12 Nilaparvata lugens Delphacidae: Hemiptera This is distributed in most of the rice tracts of India. Adults are ochraceous brown dorsally and deep brown ventrally. The female is 5 mm long and male 4.5 mm. Female exists in two forms, the fully winged macropterous and the truncated winged brachypterous. Eggs are thrust within parenchymatous tissues of the plant along the midrib of leaves in bunches of 2-12 eggs, A female lays, about 232 eggs. The egg is white elongated and shaped like a curved club. It hatches in 7-9 days. Brownish nymph undergoes five instars during a nymphal period of days. Both nymphs and adults suck sap from basal portion of plant clustering at the base of rice clump. They inject toxic saliva while feeding which results in hopper burn. Population of white backed plant hopper (WBPH), Sogatella furcifera is commonly seen in association with that of BPH on rice. WBPH dominates during vegetative phase while BPH dominates from PI stage.. the symptoms include Premature yellowing of leaves and drying of plants in isolated circular patches Drying of plants spreads in a circular fashion Sooty mould Exuviae at the base of plants Affected stems turn soft and are unfit for use as straw BPH is reported as vector of grassy stunt and ragged stunt virus. Apart from rice, it infests Cyperus rotundus and Panicum repens. The pest is serious from PI to booting till post flowering. Higher doses of N and high plant density per unit area invite the pest problem. Thick vegetation and direct sown rice preferred. Detection of BPH biotypes worldwide Biotypes Region Countries 1 South East Asia Philippines, China, Japan, Malaysia, Taiwan, Thailand 2 South East Asia Philippines, Solomon Islands, Vietnam 3 South East Asia Philippines, Taiwan 4 South Asia Bangladesh, India, Srilanka 5 South East Asia Philippines MANAGEMENT Avoiding monoculture of susceptible varieties Growing resistant varieties like Chaitanya (MTU 2067), Godavari (MTU 1032), Krishnaveni (MTU 2077), Indra (MTU 1061), Vajram (MTU 5249), Vijetha (MTU 1001), Pratibha (MTU 5293), Cottondora Sannalu(MTU 1010), Nandi (MTU 5182), Surya (BPT 4358), Deepti (MTU 4870), Chandan (RNR 74802), Tolakari (MTU 1031), Pushyami (MTU 1075) Seedling root dip with chlorpyriphos 0.02% Formation of alleys or pathways of 20 cm width for every 2 metres of planting to facilitate aeration, light, basal spraying, monitoring and other farm operations.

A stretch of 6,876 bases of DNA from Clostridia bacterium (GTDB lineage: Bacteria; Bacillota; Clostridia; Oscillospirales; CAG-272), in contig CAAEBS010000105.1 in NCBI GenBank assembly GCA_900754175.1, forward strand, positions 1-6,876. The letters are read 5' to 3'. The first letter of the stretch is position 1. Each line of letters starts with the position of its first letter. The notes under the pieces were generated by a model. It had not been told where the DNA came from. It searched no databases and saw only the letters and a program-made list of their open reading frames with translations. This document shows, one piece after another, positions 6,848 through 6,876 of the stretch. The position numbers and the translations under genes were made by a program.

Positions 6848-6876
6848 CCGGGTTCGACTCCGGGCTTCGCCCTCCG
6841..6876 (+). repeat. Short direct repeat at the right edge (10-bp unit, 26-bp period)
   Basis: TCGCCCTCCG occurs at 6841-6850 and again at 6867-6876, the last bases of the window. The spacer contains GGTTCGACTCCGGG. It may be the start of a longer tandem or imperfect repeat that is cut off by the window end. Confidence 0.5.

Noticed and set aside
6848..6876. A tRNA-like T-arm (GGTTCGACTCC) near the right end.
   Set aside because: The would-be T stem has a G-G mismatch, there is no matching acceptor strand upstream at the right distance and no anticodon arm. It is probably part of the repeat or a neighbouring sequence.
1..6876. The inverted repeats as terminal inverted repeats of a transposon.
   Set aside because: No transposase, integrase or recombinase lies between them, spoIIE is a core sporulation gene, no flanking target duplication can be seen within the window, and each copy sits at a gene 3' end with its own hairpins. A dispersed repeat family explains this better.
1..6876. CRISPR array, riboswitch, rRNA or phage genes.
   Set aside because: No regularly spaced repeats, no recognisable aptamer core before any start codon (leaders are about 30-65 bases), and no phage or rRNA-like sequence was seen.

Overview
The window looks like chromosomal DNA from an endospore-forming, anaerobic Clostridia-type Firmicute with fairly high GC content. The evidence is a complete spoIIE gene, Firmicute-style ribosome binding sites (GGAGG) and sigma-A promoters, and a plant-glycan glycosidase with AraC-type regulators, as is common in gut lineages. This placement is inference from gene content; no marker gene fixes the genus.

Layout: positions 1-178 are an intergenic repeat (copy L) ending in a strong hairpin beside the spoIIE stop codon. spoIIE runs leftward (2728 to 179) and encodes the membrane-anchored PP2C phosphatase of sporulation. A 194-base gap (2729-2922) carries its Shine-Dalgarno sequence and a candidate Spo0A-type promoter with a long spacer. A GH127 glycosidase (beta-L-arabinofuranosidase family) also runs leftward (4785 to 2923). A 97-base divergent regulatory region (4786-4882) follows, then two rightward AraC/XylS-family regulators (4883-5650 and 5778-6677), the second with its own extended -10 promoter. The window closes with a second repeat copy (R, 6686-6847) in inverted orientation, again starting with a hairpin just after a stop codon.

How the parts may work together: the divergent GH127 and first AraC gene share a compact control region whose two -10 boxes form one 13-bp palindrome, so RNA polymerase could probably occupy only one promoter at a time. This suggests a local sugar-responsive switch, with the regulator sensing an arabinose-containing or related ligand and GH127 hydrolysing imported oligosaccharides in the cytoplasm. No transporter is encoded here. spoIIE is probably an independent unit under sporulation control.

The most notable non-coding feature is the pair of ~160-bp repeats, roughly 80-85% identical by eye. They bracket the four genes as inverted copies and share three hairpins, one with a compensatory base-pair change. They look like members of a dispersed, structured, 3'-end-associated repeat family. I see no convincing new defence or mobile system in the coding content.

13 Draining the field during the middle of the season to suppress the pest population Conservation of natural enemies Spider : Lycosa pseudoannulata Mirid bug : Cyrtorhinus lividipennis Aquatic bug : Gerris tristan Coccinellids : Coccinella arcuata Egg parasitoids : Anagrus sp., Oligosita sp., Nymphal and Adult parasitoid : Haplogonatopus orientalis ETLs Tillering stage : 10 hoppers / Hill Heading stage : 20-25/Hill Foliar sprays (directing the spray towards base of plants) with any of the following insecticides viz.,ethofenprox 2 ml/l;acephate 1.5 g/l; BPMC 2 ml/l; imidacloprid + ethiprole 80 WG 0.25 g/l; monocrotophos 2.2 ml/l; carbofuran 3G 10 kg/ac RICE GREEN LEAFHOPPER Nephotettix nigropictus N.virescens Cicadellidae: Hemiptera These are small, active wedge shaped leafhoppers, distributed in all rice tracts in India. N.nigropictus is about 5 mm long and possesses two black spots in the males which extend up to the black distal portion of the forewings. Males have a black tinge along anterior margin of pronotum and black submarginal band on the crown of the head. Female is generally entirely green without any black tinge on pronotum. N.virescens can be easily distinguished by the black spots in the male not extending up to black distal portion of forewings and the absence of black tinge on the pronotum and black band on the crown. It causes more damage to rice than N.nigropictus. Yellowish eggs are laid in rows under epidermis of 53 eggs per female. Incubation period is 6-7 days. Nymph passes through 5 instars, becomes adult in about 18 days and it takes about 24 days to complete the life cycle. Both nymphs and adults suck sap from leaves causing the following symptoms. Yellowing, stunting and withering of plants Leaves turning brown with small scratch like marks on leaf in severe infestation Uniform yellowing from mid half of leaf Serious damage is inflicted when leafhoppers transmit virus diseases. N.nigropictus is known to transmit rice dwarf, rice yellow dwarf, rice transitory yellowing and rice tungro, while N.virescens transmits rice tungro, rice transitory yellowing and rice yellow dwarf. Rice green leafhoppers are abundant during rainy season. Optimum temperature and high humidity favour the pest. MANAGEMENT